Whiskey Review: High West Whiskey American Prairie Bourbon

I was looking through the list of whiskey reviews we’ve done and noticed that there are a lot of states that are missing from the list. Craft distilling is happening all over the United States and I feel like I need to branch out a little more beyond just Texas, New York, Kentucky and Indiana. So when I saw a bottle from the state of Utah I knew that I needed to give it a try.



Utah is a strange place to start a distillery.

Starting in 1847, the state was colonized by Brigham Young and his followers of the Mormon religion, and the laws of the church largely formed the laws of the state. According to the 1833 Word of Wisdom, alcohol consumption was strictly forbidden… but that didn’t necessarily stop it from happening.

According to Mark Twain’s accounts of Salt Lake City, in 1851 there was already an established whiskey being manufactured and consumed by Mormons within the state referred to as “Valley Tan.” Up until 1870, a number of distilleries were operating within the state — but by the end of the year they had all been shuttered.

That all changed in 2001, when David Perkins and his wife Jane decided to bring whiskey production back to Utah. An experienced biochemist, David was visiting the Maker’s Mark distillery and was intrigued by how alcohol production relied on intricate interactions between organic compounds and microscopic creatures to create the spirits that we all enjoy. They decided to open their own distillery and start producing whiskey back in Utah, and in 2006 they opened their doors for the first time.

High West Spirits does have a 250 gallon pot still and a production facility, but the majority of its products are blended whiskey that use product from multiple other distilleries (primarily MGP in Indiana) and packages the blend under their own label. According to one article, this strategy of producing a blended whiskey was born out of necessity to keep a positive cash flow for the distillery, since aging their own whiskey would mean years of losses without any income that the Perkins were unable to cover themselves.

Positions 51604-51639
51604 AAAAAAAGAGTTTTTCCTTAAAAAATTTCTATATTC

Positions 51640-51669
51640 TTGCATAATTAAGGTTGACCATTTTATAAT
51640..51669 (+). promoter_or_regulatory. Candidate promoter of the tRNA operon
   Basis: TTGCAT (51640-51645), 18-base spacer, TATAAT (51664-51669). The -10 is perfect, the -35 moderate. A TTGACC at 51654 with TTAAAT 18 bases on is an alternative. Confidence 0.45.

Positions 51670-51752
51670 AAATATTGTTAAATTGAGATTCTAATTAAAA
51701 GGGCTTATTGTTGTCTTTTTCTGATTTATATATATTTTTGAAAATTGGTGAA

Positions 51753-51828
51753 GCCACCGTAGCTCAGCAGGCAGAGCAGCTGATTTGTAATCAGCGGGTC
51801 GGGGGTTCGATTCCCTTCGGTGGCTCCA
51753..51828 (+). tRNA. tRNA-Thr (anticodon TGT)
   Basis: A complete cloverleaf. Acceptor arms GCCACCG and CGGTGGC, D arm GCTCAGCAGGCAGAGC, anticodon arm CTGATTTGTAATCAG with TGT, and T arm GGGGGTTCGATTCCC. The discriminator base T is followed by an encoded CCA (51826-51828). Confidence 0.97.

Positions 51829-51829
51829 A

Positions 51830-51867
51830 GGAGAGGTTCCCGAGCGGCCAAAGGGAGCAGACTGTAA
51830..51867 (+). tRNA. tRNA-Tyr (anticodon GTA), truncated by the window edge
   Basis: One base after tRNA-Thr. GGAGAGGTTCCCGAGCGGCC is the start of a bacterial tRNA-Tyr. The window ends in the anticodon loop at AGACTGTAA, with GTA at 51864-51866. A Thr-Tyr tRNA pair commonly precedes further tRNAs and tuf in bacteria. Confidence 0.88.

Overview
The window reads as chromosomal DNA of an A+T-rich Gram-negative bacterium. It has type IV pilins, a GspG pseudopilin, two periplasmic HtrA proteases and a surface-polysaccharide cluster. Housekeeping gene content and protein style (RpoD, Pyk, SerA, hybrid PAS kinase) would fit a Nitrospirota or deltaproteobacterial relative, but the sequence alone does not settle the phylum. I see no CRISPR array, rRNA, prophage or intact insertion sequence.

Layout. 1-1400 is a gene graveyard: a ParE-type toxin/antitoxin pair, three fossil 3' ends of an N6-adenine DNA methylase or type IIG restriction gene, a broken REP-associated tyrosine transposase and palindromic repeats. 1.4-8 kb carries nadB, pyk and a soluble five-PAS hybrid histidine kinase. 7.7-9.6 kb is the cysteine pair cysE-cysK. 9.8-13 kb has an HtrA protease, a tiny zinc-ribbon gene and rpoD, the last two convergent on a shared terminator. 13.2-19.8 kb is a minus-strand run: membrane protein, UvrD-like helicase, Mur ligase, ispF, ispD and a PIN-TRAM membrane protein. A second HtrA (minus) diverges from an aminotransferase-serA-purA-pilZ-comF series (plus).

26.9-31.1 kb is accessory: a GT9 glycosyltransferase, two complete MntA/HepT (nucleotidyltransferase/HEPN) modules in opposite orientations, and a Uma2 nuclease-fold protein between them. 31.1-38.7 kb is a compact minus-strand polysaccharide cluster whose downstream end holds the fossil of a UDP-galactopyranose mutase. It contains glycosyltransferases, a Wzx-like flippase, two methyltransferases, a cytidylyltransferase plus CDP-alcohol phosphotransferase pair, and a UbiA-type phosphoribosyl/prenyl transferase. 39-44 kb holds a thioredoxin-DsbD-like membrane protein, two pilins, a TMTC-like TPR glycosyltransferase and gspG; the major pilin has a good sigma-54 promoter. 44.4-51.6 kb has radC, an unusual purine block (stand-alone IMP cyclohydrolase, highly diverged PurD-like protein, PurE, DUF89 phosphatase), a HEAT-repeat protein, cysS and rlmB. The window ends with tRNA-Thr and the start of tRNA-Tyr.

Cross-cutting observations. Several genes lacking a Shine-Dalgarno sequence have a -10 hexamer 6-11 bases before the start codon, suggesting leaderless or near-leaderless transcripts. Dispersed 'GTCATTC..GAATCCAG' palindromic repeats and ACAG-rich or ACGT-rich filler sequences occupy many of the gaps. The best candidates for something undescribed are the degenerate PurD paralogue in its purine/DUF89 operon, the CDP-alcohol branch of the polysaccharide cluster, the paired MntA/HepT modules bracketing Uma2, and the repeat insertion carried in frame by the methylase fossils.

As a blended whiskey, this is a product that combines multiple different strains of whiskey from different distilleries to create a unique flavor profile. For High West, the majority of their product is reportedly sourced from the MGP facility in Indiana (which is a common producer for a number of other spirits).

In this case, the American Prairie Bourbon is reportedly a blend of straight bourbon whiskey. “Straight bourbon whiskey” is a phrase which indicates that at least half of the grain bill for the spirit came from corn, the spirit was aged in a newly produced charred oak barrel, and because it’s a “straight” whiskey that aging should have been for not less than two years.

However, there’s no notes on the bottle about what percentage of this spirit came from straight bourbon whiskey. The annoying thing about blended whiskey is that you don’t always know what you’re getting and (like in the case of Ancient Age) you could be getting only 20% actual whiskey with mostly “neutral grain spirits” comprising the remainder.


The bottle seems to be designed to evoke images of the Old West, and I think it’s doing the trick.

The bottle itself is styled more like a wine bottle than a whiskey, with a slender round body, rounded shoulder, and a medium length neck. Embossed on the bottle is the distillery’s logo — a horseshoe with their initials inscribed inside — and the name of the distillery. The whole package is topped with a rough looking wood and cork stopper that looks like it was whittled by an old prospector rather than made in a factory.

The label is relatively simple and designed in the style typically associated with hand bills and wanted posters you’d see in an old western. The paper is yellowed and looks worn, and the writing is in big bold block letters in a serif font with an image in the middle of the label.

Something that I do appreciate is that this whiskey doesn’t try to hide what it is. It says right on the front of the bottle that this is “a blend of” different stuff, and they only claim to have bottled it at the facility. Some other distilleries try to pass off blended and outsourced whiskey as their own product (which is my pet peeve), but here they’re being honest and up front about what’s going on. I like that.